Understanding food waste, hunger, and climate change with John Mandyck

From foodtank.com by Harriet Kim
Understanding food waste, hunger, and climate change with John Mandyck

John M. Mandyck serves as Chief Sustainability Officer for United Technologies Corporation. He chairs the Corporate Advisory Board of the World Green Building Council, serves as Chairman of the Board of Directors of the Urban Green Council in New York City, and sits on the Corporate Council at the Harvard University Center for Health and Global Environment. Food Tank had the opportunity to speak with John Mandyck about his new book, the connections between climate change, food waste, and hunger, and the role of the cold chain.

Food Tank (FT): What inspired you and [your co-author] Eric B. Schultz to write Food Foolish: The Hidden Connection between Food Waste, Hunger and Climate Change? What can we expect from the book?

John Mandyck (JM): In the book, we outline the enormous impact of food waste on hunger, climate change, natural resources, and food security. More than 1 billion metric tons of food is lost or wasted, never making it from the farm to our fork. To put that into perspective, imagine 1.3 billion healthy elephants standing on top of each other in one pile. That is what we are losing from the food supply chain each year. Meanwhile, more than 800 million people are chronically hungry – a population equivalent to the United States (U.S.) and the European Union combined. Food waste also has a devastating impact on the environment, from its greenhouse gas emissions to the water wasted to grow the food we never eat. The embodied carbon dioxide emissions alone represent 3.3 billion metric tons. That is all the energy that goes to produce the food we never eat, including fuel for tractors, electricity for water pumps, the power for packaging facilities, and more. In fact, if food waste were a country by itself, it would be the third largest emitter of greenhouse gases, behind China and the U.S. The water associated with food waste is equally concerning. The water we use to grow the food we throw away is greater than the water used by any single nation on the planet.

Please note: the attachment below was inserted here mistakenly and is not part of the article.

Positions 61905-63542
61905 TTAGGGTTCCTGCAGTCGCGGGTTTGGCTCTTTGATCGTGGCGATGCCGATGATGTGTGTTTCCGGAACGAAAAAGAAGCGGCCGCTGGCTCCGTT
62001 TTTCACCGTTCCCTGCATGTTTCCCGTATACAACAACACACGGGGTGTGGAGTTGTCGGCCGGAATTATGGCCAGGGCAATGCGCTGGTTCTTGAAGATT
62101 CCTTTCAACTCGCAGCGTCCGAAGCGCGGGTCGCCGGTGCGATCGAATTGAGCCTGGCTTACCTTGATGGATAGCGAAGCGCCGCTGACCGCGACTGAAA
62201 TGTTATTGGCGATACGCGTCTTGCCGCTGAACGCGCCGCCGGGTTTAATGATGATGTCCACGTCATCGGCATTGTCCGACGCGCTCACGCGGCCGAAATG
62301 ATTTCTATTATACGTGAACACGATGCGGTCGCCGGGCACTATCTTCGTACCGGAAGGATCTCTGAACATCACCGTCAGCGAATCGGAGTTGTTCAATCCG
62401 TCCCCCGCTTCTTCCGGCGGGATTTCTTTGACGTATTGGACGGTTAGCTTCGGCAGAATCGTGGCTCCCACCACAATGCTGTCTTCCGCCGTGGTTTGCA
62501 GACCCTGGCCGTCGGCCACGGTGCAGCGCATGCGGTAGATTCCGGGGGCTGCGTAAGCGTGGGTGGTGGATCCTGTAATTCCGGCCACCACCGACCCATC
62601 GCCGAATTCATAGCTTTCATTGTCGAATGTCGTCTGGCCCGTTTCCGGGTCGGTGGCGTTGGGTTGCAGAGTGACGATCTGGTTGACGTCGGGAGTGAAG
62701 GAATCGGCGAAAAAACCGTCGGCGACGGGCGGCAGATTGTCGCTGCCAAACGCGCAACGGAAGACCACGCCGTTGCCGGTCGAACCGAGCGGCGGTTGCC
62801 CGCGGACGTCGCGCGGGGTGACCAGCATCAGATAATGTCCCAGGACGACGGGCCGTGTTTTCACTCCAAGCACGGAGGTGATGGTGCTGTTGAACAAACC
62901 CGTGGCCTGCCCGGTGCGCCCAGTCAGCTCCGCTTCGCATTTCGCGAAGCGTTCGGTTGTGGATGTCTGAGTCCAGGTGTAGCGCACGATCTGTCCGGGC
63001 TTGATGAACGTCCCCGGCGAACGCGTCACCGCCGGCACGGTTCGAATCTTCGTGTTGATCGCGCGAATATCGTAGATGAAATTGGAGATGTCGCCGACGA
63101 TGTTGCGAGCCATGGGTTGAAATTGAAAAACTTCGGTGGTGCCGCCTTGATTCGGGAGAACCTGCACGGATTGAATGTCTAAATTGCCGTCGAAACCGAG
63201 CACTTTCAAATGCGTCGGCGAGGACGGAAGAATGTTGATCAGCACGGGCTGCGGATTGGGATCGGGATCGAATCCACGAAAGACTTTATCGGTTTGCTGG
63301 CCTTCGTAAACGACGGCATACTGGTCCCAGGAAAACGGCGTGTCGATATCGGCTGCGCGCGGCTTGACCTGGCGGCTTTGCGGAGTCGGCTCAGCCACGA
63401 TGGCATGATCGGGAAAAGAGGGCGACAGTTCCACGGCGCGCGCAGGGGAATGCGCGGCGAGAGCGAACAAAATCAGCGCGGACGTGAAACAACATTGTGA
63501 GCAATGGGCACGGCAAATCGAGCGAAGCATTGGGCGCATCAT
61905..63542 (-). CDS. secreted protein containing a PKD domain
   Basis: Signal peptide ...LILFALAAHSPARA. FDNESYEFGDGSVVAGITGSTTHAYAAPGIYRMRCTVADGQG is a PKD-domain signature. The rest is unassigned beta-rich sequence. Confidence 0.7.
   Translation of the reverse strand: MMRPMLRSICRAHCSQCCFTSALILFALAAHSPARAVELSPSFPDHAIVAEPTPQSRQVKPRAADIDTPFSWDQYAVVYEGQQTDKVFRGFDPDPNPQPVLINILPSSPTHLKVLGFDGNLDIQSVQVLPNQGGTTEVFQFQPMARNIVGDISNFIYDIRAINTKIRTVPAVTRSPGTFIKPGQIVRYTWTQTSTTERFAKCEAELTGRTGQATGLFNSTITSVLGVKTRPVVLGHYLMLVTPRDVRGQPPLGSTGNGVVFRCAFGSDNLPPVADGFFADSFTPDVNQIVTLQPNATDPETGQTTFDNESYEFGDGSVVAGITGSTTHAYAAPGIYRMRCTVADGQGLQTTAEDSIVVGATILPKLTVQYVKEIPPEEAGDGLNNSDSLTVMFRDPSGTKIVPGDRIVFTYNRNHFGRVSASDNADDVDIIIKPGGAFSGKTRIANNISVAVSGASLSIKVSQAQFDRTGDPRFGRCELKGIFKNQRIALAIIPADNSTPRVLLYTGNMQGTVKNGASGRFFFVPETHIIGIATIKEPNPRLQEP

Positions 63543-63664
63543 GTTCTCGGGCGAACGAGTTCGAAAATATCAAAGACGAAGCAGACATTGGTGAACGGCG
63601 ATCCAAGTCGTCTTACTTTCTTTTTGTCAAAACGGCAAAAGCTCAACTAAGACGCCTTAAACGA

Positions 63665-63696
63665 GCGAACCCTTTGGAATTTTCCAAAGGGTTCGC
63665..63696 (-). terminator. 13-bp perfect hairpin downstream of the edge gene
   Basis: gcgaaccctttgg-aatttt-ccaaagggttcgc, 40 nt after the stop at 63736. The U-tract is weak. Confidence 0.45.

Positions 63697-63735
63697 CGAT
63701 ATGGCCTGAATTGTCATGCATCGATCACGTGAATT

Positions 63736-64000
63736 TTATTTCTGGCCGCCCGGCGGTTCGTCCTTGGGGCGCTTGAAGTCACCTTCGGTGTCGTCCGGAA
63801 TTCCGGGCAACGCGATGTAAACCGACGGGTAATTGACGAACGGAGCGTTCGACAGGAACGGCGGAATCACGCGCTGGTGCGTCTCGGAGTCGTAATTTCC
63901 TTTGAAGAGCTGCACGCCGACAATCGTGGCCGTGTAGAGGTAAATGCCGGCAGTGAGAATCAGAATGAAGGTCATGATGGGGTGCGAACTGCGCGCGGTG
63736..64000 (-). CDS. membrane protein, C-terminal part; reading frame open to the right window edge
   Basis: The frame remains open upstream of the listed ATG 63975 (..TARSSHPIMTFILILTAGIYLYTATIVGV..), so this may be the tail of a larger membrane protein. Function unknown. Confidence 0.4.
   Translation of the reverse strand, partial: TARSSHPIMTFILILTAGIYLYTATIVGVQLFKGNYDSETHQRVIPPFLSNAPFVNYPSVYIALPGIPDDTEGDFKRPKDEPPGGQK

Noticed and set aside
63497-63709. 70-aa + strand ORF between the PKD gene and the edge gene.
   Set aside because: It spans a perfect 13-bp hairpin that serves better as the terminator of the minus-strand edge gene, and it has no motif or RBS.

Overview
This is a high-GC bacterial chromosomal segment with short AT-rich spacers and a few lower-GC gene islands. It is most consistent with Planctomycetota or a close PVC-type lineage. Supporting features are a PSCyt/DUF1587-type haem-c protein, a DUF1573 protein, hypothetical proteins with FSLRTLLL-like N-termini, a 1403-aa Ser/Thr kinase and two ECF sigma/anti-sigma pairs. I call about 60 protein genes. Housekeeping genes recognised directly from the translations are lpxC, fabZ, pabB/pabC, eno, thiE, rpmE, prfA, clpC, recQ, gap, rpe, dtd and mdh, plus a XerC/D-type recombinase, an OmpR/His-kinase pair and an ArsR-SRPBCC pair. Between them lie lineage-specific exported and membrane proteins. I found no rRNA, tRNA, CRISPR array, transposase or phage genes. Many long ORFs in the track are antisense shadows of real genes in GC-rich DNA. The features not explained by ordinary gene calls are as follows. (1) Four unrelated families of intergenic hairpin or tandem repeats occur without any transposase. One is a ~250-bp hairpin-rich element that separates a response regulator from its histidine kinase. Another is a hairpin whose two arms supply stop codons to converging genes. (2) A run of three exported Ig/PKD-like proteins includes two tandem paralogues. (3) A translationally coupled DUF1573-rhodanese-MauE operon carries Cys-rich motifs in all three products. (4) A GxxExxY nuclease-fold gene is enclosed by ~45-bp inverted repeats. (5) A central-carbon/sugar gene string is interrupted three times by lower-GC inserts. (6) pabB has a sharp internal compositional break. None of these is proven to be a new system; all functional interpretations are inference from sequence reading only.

We believe that the scale and consequence of food waste must be elevated and examined globally. That is why we wrote Food Foolish; to call attention to the extraordinary social and environmental opportunities created by wasting less food. We wanted to format the data and the implication of food waste in a way that could be readily accessible to anybody. We hope this book can help connect the global dialogue on an issue many think is essential to the sustainability of the planet. 

FT: Can you tell Food Tank readers about the nexus between food loss, hunger, and climate change? Why are these relationships as underappreciated as they are now?

JM: Although unintended, food waste happens around us all the time. Until now, the food we eat, and the water necessary to grow it, was taken for granted. That is changing thanks to new data from the U.N. Food and Agriculture Organization and other sources that detail, for the first time, the environmental consequence of all the wasted food. With data, people can make better decisions. For example, it takes 5.4 gallons of water to grow a single head of broccoli. People might think twice about letting that broccoli go to waste knowing it would also waste so much water.

The connection between food waste and climate change is also missing from policy discussions and public discourse. The carbon footprint of food waste is already 1.3 billion metric tons of carbon dioxide. The United Nations (U.N.) estimates we will have to grow our agricultural production by 70 percent to feed 9.6 billion people in 2050. But we already grow and produce enough food today to feed 10 billion people! We can avoid the future carbon impact of producing more food by more efficiently distributing the food we already have today.

A recent study by the University of Nottingham, “The Impact of Reducing Food Loss in the Global Cold Chain,” found that hidden hunger can cost a country 1 percent of Gross Domestic Product (GDP). Another study, focused on several African countries, concluded that the annual costs associated with child undernutrition can be as high as 16.5 percent of national GDP. Here in the U.S., hunger costs US$167.5 billion annually due to lost productivity, more expensive public education, avoidable health care costs, and the price of charity to keep families fed. We grow and produce enough food to feed everyone today and everyone by 2050. We have to change the paradigm. We have to waste less to feed more.

FT: Given your work in refrigeration and the cold chain, can you tell us what role this plays in the food, hunger, and climate change nexus? How has it influenced your perspective in the global food system?